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Globe and Mail Apologizes After Company Linked to Worker Deaths Named to Canada’s ‘Top Employers’ List

The Globe and Mail reported this week that Cargill is currently facing an RCMP criminal investigation over worker deaths

Canada’s newspaper of record is admitting that it made a mistake when it published a list of “top employers” that included a company that is currently facing an RCMP criminal investigation into worker deaths.

In a statement to PressProgress, Globe and Mail publisher Phillip Crawley said the newspaper had issued an “apology” following “failures of policy and process” that led to Cargill’s inclusion in the paper’s2021 “top 100 employers” list.

Cargill, one of the world’s biggest agri-food companies, saw one of North America’s biggest COVID-19 outbreaks at its High River, Alberta meatpacking plant in 2020.  The Globe’s frontpage story on Monday revealed that the RCMP has now opened a criminal investigation into a COVID-19 death at Cargill’s High River facility — the first time Canadian police have investigated a COVID-19 death tied to a workplace.


Crawley told PressProgress that “the publication of the Top 100 supplement in its print form has no connection to the editorial department of The Globe and Mail.”

“Selection of the list of named companies, and the content associated with that in the supplement, is the responsibility of Mediacorp,” Crawley explained, referring to a company that runs an online job site and produces promotional materials about employers through various media partners.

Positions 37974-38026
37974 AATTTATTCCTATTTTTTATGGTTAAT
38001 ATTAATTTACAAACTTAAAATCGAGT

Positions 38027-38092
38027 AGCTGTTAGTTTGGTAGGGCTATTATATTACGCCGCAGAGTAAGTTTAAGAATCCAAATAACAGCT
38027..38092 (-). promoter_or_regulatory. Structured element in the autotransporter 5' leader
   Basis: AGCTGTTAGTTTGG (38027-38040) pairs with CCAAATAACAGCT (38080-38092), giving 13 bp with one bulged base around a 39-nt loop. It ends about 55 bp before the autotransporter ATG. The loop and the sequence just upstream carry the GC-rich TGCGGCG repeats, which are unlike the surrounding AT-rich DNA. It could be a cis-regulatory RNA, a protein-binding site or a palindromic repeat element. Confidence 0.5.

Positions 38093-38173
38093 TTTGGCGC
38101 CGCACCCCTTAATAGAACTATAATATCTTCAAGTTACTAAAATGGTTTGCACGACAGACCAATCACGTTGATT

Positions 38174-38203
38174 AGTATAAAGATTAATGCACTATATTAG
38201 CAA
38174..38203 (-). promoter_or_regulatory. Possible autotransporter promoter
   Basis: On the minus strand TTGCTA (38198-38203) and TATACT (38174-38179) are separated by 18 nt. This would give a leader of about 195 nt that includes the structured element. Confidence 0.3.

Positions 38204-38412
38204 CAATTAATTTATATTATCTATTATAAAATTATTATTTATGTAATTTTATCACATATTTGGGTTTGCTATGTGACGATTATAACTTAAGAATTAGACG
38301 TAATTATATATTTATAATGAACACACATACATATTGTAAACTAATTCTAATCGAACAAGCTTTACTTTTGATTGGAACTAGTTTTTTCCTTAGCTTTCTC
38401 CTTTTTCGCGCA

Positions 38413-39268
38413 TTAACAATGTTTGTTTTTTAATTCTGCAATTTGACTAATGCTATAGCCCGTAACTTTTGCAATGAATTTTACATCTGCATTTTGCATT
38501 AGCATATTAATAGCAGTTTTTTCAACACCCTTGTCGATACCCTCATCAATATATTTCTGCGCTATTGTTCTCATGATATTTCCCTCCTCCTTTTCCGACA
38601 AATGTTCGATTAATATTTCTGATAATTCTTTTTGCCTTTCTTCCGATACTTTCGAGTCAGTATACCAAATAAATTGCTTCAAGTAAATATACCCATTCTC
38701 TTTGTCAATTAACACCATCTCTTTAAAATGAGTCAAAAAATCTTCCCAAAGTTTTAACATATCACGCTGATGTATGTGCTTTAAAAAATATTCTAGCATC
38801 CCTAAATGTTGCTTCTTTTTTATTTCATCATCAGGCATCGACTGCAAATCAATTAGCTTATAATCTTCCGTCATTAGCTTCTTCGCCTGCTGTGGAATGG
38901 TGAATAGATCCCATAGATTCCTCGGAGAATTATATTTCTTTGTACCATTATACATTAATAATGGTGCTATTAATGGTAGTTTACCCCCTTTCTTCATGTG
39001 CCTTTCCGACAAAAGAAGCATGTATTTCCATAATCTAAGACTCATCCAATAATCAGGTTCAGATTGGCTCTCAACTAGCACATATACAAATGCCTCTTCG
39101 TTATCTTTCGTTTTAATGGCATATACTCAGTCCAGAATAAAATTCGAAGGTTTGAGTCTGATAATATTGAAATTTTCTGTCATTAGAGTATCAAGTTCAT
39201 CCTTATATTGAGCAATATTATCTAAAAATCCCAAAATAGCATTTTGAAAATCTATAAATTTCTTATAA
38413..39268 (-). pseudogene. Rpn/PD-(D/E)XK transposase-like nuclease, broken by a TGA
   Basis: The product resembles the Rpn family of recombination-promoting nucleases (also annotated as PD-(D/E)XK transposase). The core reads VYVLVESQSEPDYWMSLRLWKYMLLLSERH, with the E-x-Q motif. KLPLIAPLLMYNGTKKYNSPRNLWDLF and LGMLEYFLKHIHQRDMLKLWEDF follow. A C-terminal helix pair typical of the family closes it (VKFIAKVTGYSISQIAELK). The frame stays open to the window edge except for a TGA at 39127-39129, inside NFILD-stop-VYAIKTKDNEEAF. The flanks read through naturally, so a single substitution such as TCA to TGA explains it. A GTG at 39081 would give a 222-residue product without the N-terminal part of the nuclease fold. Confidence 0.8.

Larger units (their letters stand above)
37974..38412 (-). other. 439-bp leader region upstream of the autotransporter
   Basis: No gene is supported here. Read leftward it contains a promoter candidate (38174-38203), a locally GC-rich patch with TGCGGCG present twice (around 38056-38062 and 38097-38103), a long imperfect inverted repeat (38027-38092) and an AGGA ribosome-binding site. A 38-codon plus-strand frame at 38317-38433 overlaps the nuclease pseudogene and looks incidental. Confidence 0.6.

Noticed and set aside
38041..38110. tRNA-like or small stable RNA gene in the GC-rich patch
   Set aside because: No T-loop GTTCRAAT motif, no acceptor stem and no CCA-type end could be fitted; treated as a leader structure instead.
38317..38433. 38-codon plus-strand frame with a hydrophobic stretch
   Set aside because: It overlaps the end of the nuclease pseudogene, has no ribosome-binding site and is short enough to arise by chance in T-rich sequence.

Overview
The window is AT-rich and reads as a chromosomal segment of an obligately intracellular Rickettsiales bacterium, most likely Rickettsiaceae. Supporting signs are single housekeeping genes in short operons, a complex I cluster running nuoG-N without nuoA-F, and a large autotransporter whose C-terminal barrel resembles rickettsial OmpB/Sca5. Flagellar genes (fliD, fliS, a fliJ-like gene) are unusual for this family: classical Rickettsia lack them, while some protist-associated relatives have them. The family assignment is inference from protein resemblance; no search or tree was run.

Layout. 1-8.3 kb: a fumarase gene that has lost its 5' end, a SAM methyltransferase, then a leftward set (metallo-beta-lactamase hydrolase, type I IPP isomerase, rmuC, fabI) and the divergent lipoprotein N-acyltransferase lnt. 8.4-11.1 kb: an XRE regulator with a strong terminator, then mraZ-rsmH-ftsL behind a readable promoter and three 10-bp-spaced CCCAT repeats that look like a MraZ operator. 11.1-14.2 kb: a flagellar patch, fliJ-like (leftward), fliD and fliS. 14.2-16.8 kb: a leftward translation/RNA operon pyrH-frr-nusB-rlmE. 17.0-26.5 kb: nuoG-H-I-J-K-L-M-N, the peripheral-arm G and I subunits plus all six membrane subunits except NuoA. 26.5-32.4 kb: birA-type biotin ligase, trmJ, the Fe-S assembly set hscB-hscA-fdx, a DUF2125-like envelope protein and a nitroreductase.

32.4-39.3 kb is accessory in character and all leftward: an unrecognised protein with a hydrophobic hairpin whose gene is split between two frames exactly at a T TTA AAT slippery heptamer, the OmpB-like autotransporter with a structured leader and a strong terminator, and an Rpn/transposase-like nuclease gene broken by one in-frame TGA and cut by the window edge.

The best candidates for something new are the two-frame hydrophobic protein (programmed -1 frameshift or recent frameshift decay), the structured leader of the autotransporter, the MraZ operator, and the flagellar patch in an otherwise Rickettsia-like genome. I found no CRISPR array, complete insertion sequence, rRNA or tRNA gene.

Earlier this month, 22 occupational health and safety experts sent a letter to the editor condemning Cargill’s inclusion in the Globe’s top 100 employers list.

“The Globe’s inclusion of Cargill as a Top Employer in 2021 is at odds with your paper’s investigative reporting on the COVID-19 outbreak at Cargill’s plant in High River,” the letter states.

“In fact, Cargill failed to meet the criterion that matters most: whether a worker returns home safe at the end of a shift,” it the letter added. “The best companies focus on employee health and safety and we can only hope this will be reflected in future Top 100 lists.”

Despite receiving the letter signed by the 22 occupational health and safety experts, the Globe and Mail never published it.

Crawley told PressProgress it was not published because “the letter to the editor submitted by the academic group was based on a misunderstanding as to the source of the content.”

The Globe publisher conceded his paper “inadequately explained” that the list was created by a third-party and written by a freelancer.

“Where The Globe erred was in failing to follow our own policy, that has been in place for more than a decade, to clearly label the sourcing of content so that there is no confusion for readers.”

“I have conveyed my regrets for these failures of policy and process to the group who signed the letter, and assured them that the responsibility lies outside the Editorial department of The Globe and Mail, which will continue to provide coverage of Cargill with untainted honesty and integrity.”